Paul wrote that “we have the mind of Christ” (1 Corinthians 2:16). One of the reasons he could say this is that so many of the psalms reflect the heart cry of the one who would be Messiah. Thus by reading them, we know the mind of Messiah. (The term “Messiah,” of course, means “Christ.”
Psalm 22 and Psalm 69 contain poignantly painful expressions which serve to describe in advance the sufferings of the Messiah…and to confirm afterwards that Jesus of Nazareth, crucified by the Romans, was indeed the Messiah prophesied.
For example, in just these two psalms we see expressions like:
Psalm 22:1 My God, my God, why have You forsaken me?
Jesus uttered these words from the cross itself.
And then there is:
Psalm 69:21 They also gave me gall for my food
And for my thirst they gave me vinegar to drink.
There are many such expressions throughout the psalms which effectively convey to us the thinking of Christ in his time of crisis. Since God knew what He would suffer when He became Jesus, He wanted scriptures written which would not only guide Him in those difficult moments, but also be signs to the faithful that the suffering man they were seeing before them was indeed the one who was promised. Who could write such scriptures? Who would know God well enough to put into human language the emotion He would feel when being tempted as a human being? A man after God’s own heart.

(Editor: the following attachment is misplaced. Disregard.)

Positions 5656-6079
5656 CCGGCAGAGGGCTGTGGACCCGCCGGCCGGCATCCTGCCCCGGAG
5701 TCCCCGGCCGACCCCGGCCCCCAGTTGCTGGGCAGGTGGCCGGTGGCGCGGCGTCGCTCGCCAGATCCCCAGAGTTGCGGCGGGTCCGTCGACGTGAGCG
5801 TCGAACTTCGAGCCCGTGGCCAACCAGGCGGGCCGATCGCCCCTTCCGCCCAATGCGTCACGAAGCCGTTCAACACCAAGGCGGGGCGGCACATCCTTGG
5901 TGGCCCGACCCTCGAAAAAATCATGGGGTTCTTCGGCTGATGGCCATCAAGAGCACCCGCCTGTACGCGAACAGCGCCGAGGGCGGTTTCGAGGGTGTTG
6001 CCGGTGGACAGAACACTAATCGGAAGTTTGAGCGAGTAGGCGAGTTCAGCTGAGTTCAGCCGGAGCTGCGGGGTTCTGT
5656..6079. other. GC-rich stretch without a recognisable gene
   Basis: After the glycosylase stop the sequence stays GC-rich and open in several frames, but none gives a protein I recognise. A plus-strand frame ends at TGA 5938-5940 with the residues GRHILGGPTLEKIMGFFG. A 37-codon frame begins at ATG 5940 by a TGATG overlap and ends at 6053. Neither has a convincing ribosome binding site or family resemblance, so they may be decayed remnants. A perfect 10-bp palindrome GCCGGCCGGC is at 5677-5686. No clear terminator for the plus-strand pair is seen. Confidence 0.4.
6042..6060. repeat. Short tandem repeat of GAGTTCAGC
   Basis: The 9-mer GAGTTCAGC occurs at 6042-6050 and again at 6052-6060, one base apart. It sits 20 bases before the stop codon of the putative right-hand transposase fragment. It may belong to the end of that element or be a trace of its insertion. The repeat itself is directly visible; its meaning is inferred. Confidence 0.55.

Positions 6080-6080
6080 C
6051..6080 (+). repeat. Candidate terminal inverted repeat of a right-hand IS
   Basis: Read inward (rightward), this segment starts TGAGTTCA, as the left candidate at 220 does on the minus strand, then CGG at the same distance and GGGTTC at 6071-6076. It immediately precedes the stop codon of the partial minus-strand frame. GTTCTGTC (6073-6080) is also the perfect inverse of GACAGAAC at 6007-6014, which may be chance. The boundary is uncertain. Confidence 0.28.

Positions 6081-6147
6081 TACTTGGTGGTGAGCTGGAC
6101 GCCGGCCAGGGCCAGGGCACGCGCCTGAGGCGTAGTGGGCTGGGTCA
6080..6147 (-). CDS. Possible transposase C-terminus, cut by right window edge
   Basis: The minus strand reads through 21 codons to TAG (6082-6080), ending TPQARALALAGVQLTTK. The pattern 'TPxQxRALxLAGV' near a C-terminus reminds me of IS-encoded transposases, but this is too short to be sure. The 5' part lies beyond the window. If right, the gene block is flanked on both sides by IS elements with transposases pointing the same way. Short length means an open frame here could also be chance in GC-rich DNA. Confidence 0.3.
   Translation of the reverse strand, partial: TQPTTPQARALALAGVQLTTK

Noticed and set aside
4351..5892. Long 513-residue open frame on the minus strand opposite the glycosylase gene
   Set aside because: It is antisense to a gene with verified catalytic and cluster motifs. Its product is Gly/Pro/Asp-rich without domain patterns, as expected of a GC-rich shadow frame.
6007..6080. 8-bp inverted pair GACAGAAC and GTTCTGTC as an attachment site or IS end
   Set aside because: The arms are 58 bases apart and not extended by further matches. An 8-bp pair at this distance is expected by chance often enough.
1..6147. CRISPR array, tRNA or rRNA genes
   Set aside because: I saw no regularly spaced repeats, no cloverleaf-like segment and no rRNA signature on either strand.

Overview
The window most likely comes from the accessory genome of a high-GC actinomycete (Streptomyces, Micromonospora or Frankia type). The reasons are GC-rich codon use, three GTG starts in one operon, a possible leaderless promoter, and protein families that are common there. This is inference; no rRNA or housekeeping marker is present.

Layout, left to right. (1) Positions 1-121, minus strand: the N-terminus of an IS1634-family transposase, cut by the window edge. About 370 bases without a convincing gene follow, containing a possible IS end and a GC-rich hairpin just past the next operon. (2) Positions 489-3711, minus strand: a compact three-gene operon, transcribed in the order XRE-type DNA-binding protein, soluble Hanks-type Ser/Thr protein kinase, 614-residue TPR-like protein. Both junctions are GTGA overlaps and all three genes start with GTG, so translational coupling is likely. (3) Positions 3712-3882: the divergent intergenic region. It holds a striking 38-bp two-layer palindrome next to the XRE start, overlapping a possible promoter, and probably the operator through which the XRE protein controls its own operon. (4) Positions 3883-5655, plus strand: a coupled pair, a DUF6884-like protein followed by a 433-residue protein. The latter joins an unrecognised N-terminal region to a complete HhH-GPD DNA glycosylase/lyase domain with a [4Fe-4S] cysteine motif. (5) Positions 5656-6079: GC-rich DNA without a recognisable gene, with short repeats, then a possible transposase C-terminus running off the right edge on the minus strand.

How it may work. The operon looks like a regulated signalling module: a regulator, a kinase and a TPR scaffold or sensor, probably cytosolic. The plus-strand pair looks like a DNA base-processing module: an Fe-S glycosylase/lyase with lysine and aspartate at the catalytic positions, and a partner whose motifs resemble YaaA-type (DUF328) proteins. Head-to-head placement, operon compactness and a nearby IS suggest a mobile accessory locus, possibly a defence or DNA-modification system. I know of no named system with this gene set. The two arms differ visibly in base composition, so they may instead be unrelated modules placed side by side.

1 Samuel 13:14 …The LORD has sought out for Himself a man after His own heart, and the LORD has appointed him as ruler over His people, because you have not kept what the LORD commanded you.”
This description of David – “a man after God’s heart” – is repeated in Acts 13:22. Thus a psalm of Christ would literally be, and best be, a psalm of David. Messiah would not only be David’s physical seed, he would be like David in spiritual zeal and other ways, too. Jesus of Nazareth even had a warrior spirit, though his battles were not against flesh and blood but rather against evil forces operating in the spiritual dimension of this world.
David is certainly not the only Old Testament poet to prophesy of the sufferings of Christ, but the biblical record on this count would not be nearly as rich without his contributions. Think of God as an artist using the instrument of David to play the songs of His heart – both those of joy and of sadness. David knew both extremes and was well able to give full expression to the mind of Christ (i.e. Messiah) in the psalms.
The psalms of Christ are thus the inner monologue (or man’s side of dialogue with God) that God wanted recorded as a script so that as young man growing up He could learn them. This was so that one day He could fully live them out, being faithful to them, and thus fulfill the promises He had made to humanity through Abraham, David, and others.
The purpose of this blog is to proclaim Jesus Christ in terms familiar to those who read the Bible, and to help others become more familiar with the Bible. For those unfamiliar with the Bible, see the blog A Nonchurchgoer’s Guide to Jesus and His Kingdom.
Scripture quotations taken from the NASB, unless otherwise noted.